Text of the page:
Moreover, the author navigates through the complex mathematics underpinning this metric, offering insights into improving it. This exploration is not just an academic exercise but a practical guide for software development firms aiming to enhance their understanding and management of software maintainability. It underscores the critical balance between system complexity and maintainability, providing a framework for developers to achieve optimal software design and architecture. This understanding is crucial in a landscape where efficient, maintainable, and scalable software solutions are the keystones of successful technology ventures.


In the realm of software architecture, event storming serves as a pivotal strategy for delving into the core of a system's business logic. This innovative approach aids in meticulously organizing various components like commands, events, and other crucial elements into well-defined domains. Such organization is instrumental in shaping and refining the metrics that gauge a system's efficiency and cohesiveness.

The article in question illuminates how event storming can be effectively utilized to evaluate key aspects of a system, such as its coupling, cohesion, and overall modularity. This evaluation draws inspiration from the venerable Chidamber & Kemerer object-oriented metrics suite, a set of principles established in 1994. Building upon these foundational concepts, the article introduces a suite of four Domain-Driven Design (DDD) metrics, each serving a distinct purpose in assessing the system's architecture:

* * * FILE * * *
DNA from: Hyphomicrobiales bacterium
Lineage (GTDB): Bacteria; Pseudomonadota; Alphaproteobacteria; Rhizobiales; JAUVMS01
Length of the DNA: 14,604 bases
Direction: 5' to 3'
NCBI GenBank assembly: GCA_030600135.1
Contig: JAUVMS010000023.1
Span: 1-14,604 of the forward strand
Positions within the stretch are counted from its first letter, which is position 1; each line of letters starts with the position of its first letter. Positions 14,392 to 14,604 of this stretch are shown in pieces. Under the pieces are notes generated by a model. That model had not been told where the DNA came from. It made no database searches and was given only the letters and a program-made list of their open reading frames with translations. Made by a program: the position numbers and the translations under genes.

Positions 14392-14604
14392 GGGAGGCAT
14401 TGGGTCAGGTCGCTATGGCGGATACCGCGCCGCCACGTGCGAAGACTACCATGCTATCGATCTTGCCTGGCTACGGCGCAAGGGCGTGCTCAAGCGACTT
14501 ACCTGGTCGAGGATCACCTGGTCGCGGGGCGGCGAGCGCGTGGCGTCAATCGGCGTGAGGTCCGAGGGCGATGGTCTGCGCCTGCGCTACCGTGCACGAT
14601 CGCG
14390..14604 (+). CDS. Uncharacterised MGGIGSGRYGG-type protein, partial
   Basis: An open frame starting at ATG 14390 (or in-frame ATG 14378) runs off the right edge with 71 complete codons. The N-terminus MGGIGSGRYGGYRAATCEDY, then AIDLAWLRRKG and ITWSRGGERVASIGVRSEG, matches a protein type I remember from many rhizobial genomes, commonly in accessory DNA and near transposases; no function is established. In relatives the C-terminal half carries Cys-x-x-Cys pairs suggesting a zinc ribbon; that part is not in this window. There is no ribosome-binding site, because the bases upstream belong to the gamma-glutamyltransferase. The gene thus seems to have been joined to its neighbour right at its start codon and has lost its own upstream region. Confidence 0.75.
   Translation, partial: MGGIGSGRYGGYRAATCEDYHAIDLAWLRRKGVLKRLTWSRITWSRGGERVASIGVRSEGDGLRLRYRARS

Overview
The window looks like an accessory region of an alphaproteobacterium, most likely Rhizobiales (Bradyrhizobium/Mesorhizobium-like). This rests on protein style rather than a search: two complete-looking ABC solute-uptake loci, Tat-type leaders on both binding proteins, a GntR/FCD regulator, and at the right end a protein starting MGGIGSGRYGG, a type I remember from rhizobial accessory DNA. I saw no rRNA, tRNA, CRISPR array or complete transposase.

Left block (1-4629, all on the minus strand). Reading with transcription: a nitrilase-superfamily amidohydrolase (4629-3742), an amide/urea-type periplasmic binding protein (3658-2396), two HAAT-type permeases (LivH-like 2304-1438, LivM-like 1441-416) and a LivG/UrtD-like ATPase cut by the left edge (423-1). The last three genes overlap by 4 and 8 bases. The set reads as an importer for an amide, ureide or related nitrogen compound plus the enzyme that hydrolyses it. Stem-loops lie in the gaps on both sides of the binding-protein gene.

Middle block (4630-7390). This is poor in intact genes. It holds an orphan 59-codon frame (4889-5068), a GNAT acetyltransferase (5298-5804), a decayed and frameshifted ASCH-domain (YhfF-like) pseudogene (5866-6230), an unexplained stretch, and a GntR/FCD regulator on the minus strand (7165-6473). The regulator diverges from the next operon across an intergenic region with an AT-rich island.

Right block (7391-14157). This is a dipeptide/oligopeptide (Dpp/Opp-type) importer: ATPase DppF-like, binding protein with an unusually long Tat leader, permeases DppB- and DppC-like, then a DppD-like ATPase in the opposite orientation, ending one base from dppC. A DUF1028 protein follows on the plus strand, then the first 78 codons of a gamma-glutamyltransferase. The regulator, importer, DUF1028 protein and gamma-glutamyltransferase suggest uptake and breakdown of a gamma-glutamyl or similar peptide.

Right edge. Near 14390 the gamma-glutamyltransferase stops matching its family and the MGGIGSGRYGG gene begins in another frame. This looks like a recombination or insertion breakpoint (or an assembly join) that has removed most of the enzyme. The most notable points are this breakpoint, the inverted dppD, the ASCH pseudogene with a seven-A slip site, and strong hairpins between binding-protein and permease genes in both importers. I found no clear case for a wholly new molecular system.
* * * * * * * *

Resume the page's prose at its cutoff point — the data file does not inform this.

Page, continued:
1. Weighted Events per Microservice (WEM): This metric casts light on the intricacy and depth of a service or context, determined by the volume and nature of the events it encompasses.

  2. Coupling Between Microservices (CBM): It measures the interdependencies and interactions among various microservices, providing insights into the system's interconnectedness.

  3. Response for Microservices (RFM): This parameter quantifies the events that are set in motion by other events, offering a perspective on the system's reactive complexity.

  4. Lack of Cohesion in Events (LCE): Focused on the ReadModel, this metric evaluates the data essentials for event execution, highlighting the synergy within the system components.

The exploration in the article suggests that refining and expanding these metrics could pave the way for advanced automated tools tailored for meticulous system quality evaluation. Moreover, the article nods to the influential work "Fundamentals of Software Architecture", which advocates the application of the Lack of Cohesion of Methods (LCOM) metric. This metric is seen as a potential fitness function within software applications, showcasing a progressive blend of traditional and modern architectural methodologies.

This confluence of time-tested and contemporary strategies underscores the dynamic and evolving landscape of software architecture, where innovative metrics and models continually reshape our understanding and capabilities in designing robust, efficient, and cohesive systems.


As we wrap up our exploration of the essential metrics in software architecture, it's clear that the integration of these metrics into our daily practices is more than just a technical necessity; it's a strategic imperative. The DORA metrics, SRE metrics, and the additional metrics we've discussed, along with the innovative approaches to maintainability and microservices metrics, are not just tools but roadmaps guiding us towards excellence in software development and architecture.